House to Probe States’ Spending of N6.57bn Allocation from FAAC

Juliet Akoje in Abuja

The House of Representatives has mandated its Committees on Special Duties, National Planning and Economic Development and Inter-Governmental Affairs to look into state spending and utilisation of the increased allocation from the Federal Account Allocation Committee (FAAC) and report back within four weeks for further legislative action.

The resolution followed the adoption of a motion under matters of urgent national importance on: ‘The need to monitor increased FAAC allocations and usage in accordance with enabling laws in the country in order to reduce poverty in Nigeria’ moved by Hon. Ademorin Kuye at plenary.

Kuye recalled that amount shared by the federal, states and local governments from FAAC had increased significantly, due to the withdrawal of fuel subsidy, floating of the naira and other economic policies unanimously introduced by the government.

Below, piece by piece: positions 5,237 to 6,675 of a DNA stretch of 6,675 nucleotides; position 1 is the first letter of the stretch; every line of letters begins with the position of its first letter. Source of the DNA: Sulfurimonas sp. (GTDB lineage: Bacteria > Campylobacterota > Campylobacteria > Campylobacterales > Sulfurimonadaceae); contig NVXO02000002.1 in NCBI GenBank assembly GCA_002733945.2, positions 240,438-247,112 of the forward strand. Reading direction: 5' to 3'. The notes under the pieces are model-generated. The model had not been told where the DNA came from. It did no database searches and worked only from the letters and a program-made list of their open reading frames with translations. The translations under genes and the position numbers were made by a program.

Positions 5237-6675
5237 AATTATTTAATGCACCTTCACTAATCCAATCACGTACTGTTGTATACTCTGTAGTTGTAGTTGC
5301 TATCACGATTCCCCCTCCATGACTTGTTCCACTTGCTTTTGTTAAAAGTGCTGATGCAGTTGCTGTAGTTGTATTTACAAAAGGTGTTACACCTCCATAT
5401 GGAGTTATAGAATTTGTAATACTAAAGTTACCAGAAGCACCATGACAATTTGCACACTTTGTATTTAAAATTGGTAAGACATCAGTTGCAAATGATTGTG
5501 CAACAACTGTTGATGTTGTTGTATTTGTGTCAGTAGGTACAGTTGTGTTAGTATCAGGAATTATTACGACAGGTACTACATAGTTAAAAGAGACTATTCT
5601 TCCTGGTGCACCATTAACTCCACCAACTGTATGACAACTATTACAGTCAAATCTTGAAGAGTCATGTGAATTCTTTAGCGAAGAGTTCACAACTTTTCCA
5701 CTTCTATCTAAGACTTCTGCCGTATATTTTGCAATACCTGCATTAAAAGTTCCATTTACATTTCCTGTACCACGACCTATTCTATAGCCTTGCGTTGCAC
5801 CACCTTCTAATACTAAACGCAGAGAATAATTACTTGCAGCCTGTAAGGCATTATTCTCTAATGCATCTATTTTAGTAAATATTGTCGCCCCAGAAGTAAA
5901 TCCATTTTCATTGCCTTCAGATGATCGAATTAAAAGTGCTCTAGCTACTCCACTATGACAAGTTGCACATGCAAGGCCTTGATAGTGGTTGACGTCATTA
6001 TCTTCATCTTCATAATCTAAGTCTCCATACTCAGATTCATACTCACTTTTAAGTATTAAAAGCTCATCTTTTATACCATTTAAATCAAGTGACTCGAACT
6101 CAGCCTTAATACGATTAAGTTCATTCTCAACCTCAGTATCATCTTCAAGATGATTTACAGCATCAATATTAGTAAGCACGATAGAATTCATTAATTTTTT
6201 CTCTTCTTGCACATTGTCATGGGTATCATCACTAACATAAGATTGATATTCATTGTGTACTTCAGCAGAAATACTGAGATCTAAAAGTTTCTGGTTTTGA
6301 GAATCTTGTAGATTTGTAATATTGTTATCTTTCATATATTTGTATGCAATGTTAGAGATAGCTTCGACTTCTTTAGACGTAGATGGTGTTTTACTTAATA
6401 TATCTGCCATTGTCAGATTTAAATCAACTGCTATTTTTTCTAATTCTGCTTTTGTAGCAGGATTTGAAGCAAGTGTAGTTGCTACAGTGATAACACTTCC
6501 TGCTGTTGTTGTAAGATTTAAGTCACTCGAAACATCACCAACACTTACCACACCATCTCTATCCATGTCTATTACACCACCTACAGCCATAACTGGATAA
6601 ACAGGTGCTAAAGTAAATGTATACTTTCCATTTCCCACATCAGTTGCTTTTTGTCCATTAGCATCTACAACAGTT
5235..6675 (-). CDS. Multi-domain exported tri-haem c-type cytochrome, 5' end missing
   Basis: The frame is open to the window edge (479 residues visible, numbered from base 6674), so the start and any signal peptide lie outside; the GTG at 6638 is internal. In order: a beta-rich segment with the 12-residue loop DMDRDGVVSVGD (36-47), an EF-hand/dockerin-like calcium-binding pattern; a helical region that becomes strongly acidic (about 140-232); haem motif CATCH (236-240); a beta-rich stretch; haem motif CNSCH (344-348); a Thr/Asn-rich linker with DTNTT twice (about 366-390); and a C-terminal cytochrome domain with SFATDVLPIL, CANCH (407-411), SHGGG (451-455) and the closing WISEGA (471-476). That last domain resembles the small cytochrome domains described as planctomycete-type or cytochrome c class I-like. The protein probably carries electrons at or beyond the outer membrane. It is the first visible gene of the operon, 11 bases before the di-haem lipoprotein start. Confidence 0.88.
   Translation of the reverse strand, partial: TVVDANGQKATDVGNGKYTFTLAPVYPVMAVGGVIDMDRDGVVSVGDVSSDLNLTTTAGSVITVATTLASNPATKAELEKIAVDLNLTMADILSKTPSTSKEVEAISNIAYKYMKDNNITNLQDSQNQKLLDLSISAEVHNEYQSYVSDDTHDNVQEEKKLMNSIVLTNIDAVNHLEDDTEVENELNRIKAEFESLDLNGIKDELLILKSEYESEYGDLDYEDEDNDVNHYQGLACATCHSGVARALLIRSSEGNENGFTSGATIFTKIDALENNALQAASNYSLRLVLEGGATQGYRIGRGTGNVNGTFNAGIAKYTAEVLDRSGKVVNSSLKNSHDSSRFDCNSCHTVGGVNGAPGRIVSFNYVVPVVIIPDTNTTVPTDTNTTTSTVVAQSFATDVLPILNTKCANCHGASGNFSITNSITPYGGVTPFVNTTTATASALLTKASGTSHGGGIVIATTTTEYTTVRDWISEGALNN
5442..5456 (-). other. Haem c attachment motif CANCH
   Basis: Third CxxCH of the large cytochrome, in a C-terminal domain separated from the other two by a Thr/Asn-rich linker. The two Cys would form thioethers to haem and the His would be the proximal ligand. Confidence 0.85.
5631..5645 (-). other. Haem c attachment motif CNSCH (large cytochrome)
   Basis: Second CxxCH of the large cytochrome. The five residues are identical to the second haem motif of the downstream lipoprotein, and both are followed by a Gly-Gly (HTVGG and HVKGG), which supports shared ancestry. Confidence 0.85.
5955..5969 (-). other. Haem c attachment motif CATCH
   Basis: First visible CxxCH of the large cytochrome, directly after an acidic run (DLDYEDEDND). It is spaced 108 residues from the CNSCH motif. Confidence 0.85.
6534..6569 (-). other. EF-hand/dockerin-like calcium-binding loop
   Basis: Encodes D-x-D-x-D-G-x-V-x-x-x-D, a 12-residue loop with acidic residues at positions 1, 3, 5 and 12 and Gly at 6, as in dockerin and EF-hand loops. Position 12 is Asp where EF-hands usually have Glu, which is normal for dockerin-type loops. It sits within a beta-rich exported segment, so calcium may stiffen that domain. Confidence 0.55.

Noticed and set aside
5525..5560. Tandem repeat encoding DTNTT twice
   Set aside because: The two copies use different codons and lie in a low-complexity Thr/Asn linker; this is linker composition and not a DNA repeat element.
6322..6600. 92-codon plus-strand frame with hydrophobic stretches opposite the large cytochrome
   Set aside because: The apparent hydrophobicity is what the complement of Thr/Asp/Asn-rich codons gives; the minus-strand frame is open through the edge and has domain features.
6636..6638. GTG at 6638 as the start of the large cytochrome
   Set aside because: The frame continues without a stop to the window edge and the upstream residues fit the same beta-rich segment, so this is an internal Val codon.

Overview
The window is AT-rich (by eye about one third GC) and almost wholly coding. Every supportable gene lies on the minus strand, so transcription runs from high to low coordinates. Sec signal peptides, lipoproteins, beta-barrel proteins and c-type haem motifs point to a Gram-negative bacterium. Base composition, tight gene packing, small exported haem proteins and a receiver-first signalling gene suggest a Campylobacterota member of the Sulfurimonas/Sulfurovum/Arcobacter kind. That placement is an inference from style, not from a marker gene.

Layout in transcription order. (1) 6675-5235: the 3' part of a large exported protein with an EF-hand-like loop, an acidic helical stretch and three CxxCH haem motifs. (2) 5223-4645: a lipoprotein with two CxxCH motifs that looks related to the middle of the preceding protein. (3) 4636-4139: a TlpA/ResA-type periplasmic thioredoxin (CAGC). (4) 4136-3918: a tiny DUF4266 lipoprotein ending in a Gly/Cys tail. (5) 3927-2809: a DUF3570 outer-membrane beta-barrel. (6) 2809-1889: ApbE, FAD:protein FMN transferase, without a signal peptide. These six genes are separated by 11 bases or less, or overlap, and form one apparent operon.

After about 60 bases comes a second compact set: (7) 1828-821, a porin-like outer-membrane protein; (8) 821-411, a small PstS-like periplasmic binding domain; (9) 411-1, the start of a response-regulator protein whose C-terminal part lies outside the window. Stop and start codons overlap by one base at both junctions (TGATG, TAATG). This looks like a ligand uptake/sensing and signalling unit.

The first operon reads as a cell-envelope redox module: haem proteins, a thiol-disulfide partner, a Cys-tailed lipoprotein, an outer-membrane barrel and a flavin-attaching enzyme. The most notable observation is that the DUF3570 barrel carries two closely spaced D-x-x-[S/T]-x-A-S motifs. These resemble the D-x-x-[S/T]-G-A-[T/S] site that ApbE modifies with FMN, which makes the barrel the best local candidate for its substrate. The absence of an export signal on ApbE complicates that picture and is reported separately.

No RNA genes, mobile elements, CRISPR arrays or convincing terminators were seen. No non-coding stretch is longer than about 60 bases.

“States and local governments got the most cash from FAAC in at least seven years after the subsidy removal took away its burden on public coffers and a currency reform delivered a 40 per cent boost on naira income,” he said.

He informed the House that States and local governments received a total of N6.57 trillion in 2023, double the N3.16 trillion they received in 2022.

Raising the concern, Kuye stated that despite the availability of more cash to the states, 14.2 million more citizens continue to grapple with poverty.

He said even Delta that received N217.74 billion; Rivers N179.81 billion; Akwa Ibom – N145.57 billion, Bayelsa N128 billion, have poverty rate of 13.1 per cent, 7. 3 per cent, 22.9 per cent and 24.3 per cent respectively, according to a World report.

“We are more concerned that most of these states with increased allocation face significant challenge in payment of salaries, effective management of public institution, provision of public transportation and access to potable water as unemployment rate has increased to over 51 per cent in some of them.

“Also worried that state governors have brazenly refused to complement the federal government poverty amelioration efforts and are not driving the necessary economic transformation that will reduce citizen suffering in their respective states with the increased allocation at their disposal,” the House said.

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